My Testimony on the Constitutionality of Obamacare

Earlier today I testified before the House Ways and Means Committee’s Health Subcommittee regarding the constitutionality of Obamacare. My written testimony summarized the Commerce Clause and Necessary and Proper Clause problems with the law and can be found here. I include below the shorter oral version I presented this morning:

“If men were angels, no government would be necessary.” 

We’ve all heard this famous quote from James Madison in Federalist 51, but rarely do we hear the rest of the quote even though it is absolutely crucial. 

If men were angels, no government would be necessary. If angels were to govern men, neither external nor internal controls on government would be necessary. In framing a government which is to be administered by men over men, the great difficulty lies in this: you must first enable the government to control the governed; and in the next place oblige it to control itself.

I submit that the Patient Protection and Affordable Care Act embodies precisely the type of uncontrolled government power that Madison and the founders recognized as a fundamental threat to our liberties. 

Having just fought and won a revolution against a despotic central government, the framers of our Constitution were not about to tolerate the least slide back to tyranny. So they divided government power among three branches and were careful to limit Congress’s legislative authority to a specific list of powers and no more.

Congress explicitly invoked its power under the Commerce Clause as its authority for the health-care law and its individual mandate in particular.

It was wrong for three major reasons.

First, the individual mandate goes against 200 years of history and precedent.

In every Supreme Court affirmation of federal power under the Commerce Clause — from regulating home-grown wheat to regulating homegrown marijuana — you could always avoid government impositions by simply not participating in the regulated activity in the first place. But with the health-care law, you are automatically subject to regulation simply by virtue of being born.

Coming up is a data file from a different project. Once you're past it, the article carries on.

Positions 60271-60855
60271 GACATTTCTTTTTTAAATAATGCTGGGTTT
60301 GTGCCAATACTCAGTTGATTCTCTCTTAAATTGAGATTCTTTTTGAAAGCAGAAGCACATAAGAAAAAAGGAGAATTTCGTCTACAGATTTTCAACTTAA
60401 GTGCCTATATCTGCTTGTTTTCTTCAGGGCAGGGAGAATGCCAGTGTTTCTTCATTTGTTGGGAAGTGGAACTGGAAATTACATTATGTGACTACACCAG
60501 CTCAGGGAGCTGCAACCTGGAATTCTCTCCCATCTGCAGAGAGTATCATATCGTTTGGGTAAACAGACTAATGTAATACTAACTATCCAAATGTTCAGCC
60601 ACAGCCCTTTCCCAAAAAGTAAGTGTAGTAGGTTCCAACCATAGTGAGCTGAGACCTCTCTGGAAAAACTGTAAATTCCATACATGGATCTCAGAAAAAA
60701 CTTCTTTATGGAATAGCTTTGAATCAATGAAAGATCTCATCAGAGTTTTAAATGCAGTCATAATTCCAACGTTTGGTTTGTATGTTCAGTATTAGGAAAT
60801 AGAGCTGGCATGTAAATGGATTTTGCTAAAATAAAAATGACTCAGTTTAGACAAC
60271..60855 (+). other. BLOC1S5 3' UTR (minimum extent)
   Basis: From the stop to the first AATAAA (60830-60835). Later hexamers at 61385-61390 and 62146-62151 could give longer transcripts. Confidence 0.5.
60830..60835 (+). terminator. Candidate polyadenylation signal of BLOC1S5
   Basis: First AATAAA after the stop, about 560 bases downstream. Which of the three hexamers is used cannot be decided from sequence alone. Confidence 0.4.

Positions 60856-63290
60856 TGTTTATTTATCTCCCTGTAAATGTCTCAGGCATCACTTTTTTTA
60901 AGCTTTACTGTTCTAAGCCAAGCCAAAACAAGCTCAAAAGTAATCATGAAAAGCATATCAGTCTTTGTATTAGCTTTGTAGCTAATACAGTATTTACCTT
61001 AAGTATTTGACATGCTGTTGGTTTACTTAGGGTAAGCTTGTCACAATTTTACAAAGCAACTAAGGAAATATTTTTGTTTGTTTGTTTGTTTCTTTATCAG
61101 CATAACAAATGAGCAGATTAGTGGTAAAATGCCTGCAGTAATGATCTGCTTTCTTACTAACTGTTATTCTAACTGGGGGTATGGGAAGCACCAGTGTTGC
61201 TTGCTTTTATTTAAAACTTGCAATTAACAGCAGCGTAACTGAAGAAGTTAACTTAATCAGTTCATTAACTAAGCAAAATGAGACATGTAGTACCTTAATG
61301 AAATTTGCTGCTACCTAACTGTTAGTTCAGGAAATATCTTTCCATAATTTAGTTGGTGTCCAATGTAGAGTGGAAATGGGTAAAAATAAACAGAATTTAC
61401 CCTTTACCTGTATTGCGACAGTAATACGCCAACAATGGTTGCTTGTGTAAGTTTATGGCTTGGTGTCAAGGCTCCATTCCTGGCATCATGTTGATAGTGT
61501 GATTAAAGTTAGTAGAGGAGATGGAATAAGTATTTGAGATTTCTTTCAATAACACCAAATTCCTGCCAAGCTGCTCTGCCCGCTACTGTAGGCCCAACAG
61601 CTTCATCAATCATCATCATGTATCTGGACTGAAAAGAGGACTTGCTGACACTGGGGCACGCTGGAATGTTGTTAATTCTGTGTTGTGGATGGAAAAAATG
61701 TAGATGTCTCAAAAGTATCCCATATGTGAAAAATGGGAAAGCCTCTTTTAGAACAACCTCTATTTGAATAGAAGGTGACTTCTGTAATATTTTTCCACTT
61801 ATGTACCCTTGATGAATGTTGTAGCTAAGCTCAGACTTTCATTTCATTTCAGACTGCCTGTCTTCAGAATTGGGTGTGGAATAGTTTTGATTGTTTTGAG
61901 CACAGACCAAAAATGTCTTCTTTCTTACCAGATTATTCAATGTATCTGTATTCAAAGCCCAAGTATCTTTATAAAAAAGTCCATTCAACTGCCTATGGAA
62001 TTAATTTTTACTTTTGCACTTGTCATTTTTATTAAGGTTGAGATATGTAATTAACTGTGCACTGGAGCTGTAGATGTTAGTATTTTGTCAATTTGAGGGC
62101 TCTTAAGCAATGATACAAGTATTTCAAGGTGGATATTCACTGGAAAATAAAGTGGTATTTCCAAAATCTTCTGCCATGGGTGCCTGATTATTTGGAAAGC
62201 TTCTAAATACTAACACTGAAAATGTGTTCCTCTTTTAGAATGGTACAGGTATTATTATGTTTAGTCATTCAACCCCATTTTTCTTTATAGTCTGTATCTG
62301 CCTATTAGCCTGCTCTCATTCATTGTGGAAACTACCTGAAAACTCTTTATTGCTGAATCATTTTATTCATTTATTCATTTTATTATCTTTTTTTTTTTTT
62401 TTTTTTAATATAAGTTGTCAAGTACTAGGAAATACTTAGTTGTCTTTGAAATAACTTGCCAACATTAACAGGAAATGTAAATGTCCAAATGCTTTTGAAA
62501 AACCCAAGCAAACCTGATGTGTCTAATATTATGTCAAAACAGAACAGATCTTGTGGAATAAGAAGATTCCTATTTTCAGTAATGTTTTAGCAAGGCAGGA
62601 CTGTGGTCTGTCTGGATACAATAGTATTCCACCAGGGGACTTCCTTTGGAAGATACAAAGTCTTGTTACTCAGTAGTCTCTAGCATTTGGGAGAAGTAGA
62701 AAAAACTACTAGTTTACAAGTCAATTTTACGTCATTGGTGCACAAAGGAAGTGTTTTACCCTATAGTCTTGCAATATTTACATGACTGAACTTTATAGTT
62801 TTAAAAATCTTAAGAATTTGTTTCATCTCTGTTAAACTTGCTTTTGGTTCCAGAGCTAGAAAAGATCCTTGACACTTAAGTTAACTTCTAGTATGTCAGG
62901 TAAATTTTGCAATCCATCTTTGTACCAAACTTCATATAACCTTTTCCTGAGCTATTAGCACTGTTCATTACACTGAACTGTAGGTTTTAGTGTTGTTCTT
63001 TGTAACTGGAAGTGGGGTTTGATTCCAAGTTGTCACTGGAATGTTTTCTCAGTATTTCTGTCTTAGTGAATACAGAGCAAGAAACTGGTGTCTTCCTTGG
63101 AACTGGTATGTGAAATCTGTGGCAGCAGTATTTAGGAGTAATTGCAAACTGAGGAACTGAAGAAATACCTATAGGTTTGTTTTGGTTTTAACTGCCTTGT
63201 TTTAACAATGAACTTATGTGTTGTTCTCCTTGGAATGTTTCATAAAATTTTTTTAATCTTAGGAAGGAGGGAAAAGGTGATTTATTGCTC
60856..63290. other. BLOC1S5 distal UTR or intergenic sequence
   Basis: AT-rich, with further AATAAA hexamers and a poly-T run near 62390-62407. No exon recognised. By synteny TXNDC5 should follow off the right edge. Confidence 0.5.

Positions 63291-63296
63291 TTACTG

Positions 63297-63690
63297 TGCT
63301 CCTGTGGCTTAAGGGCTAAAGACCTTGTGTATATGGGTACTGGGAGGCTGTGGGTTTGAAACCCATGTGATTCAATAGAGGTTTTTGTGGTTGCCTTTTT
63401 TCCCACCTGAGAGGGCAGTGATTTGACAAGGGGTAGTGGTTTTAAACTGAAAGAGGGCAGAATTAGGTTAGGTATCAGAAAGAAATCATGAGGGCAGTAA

Now if the federal government has always had such a direct and unavoidable power over its citizens, it would have surely exercised it long ago, and for emergencies far more pressing than health-care reform, such as during the Great Depression or World War II. But it did not, and that lack of historical support is strike one for the individual mandate.

Strike two for the individual mandate is the fact that compelling individuals to buy a product is a far different thing than regulating an existing market.

This is why the administration struggles mightily to blur this distinction, by, for example, claiming that people who choose not to buy health insurance now can nevertheless be regulated now because they are likely to consume health-care services someday in the future. But there is a constitutional difference between actual and potential participation, because after all, we are potential participants in every single market that we consciously choose to avoid. Worse still, bystanders forced into the health insurance market have only one legal exit, and that’s moving to another country.

The third problem with the administration’s argument is that it lacks any limiting principle.

The Supreme Court has repeatedly said that the federal government’s power must have a stopping point, because the structural limits on our government are central guarantees of individual liberty.

The limiting principle relied upon by the administration really just boils down to a claim that “health care is different.” But the market for health insurance — or even health care — is not unique. There are many other products in life like food, clothing, and shelter that nearly every American will purchase now or someday and are just as, if not more necessary to human happiness than health care. Moreover, if the federal government can force Americans to purchase health insurance to lower national health-care costs, why can’t it issue “broccoli mandates” and compel gym memberships also in the name of lowering health-care costs? 

But let’s presume that the administration is right and health care is somehow unique. That isn’t a limiting principle but an invitation for government to label any grand scheme it wants to impose on Americans as unique simply because it is grand. At that point, the theoretical limit on the power of government will be the power of one’s imagination.

I think the administration recognizes these weaknesses in its arguments, and has hedged its bets by emphasizing the Necessary and Proper Clause in its most recent briefs.

But the Necessary and Proper Clause is not a free-standing grant of power. It merely gives Congress the authority for “carrying into Execution its other enumerated powers.

The administration argues that the individual mandate necessarily flows from the need to cover the massive costs that will be imposed on insurers by other parts of the health-care law. But that is simply a policy rationale masquerading as the carrying into execution of those other provisions. Otherwise, it would mean that the greater the harm caused by a piece of legislation, the more power Congress could claim as “necessary” to fix the self-created harms. This is the epitome of boot-strapping. 

As Members of Congress, you bear an independent responsibility to ensure that the Legislative Branch stays within its constitutionally enumerated powers. To once again summon Madison, because government is not made up of angels, limits on governmental power are absolutely crucial. Because the individual mandate shatters these limits, it should be deemed unconstitutional by both you and the Supreme Court. 

Carrie Severino — Carrie Severino is chief counsel and policy director to the Judicial Crisis Network.

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